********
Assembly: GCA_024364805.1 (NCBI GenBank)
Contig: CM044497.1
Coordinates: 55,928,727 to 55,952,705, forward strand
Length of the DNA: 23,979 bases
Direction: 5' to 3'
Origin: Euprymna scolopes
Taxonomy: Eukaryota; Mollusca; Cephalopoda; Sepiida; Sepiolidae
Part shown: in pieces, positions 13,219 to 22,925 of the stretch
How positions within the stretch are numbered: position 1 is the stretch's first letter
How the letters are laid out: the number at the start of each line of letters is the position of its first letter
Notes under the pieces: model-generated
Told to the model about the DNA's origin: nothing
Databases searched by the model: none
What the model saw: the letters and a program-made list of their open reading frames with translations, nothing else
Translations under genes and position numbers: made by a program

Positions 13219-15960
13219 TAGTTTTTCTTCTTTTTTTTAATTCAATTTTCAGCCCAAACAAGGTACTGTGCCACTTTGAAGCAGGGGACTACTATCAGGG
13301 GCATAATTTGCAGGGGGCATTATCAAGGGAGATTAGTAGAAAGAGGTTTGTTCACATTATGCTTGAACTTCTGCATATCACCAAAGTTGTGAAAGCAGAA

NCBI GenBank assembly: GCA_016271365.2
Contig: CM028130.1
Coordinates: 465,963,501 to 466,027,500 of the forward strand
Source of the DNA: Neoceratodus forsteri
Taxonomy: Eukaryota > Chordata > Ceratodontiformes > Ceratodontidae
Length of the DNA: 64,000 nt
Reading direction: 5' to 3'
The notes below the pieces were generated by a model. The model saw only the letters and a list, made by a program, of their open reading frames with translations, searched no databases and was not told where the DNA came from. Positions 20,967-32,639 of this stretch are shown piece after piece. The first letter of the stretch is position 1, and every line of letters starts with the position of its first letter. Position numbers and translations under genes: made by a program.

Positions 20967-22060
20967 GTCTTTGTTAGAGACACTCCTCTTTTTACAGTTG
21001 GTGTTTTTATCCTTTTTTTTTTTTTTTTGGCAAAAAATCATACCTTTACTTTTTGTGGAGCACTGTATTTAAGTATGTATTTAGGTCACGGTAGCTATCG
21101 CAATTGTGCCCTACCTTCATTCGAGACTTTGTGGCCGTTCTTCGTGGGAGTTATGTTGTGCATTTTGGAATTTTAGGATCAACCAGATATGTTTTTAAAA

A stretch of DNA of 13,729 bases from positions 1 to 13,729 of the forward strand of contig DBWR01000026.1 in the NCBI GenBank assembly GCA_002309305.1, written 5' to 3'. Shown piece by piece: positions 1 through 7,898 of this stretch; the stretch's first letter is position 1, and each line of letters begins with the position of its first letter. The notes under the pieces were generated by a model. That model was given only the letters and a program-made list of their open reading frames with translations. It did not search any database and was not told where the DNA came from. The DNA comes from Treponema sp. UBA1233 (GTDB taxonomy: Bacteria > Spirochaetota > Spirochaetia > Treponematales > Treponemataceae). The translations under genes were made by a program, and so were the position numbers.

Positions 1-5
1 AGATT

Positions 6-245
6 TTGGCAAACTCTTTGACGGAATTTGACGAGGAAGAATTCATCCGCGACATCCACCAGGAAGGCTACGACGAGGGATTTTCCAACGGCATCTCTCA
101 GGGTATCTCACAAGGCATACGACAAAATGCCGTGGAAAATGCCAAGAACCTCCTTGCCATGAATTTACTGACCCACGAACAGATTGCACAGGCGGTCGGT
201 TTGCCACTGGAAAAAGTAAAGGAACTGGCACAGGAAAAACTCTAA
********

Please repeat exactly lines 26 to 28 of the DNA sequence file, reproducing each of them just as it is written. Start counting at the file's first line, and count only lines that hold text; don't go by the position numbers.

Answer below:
The notes below the pieces were generated by a model. The model saw only the letters and a list, made by a program, of their open reading frames with translations, searched no databases and was not told where the DNA came from. Positions 20,967-32,639 of this stretch are shown piece after piece. The first letter of the stretch is position 1, and every line of letters starts with the position of its first letter. Position numbers and translations under genes: made by a program.

Positions 20967-22060
20967 GTCTTTGTTAGAGACACTCCTCTTTTTACAGTTG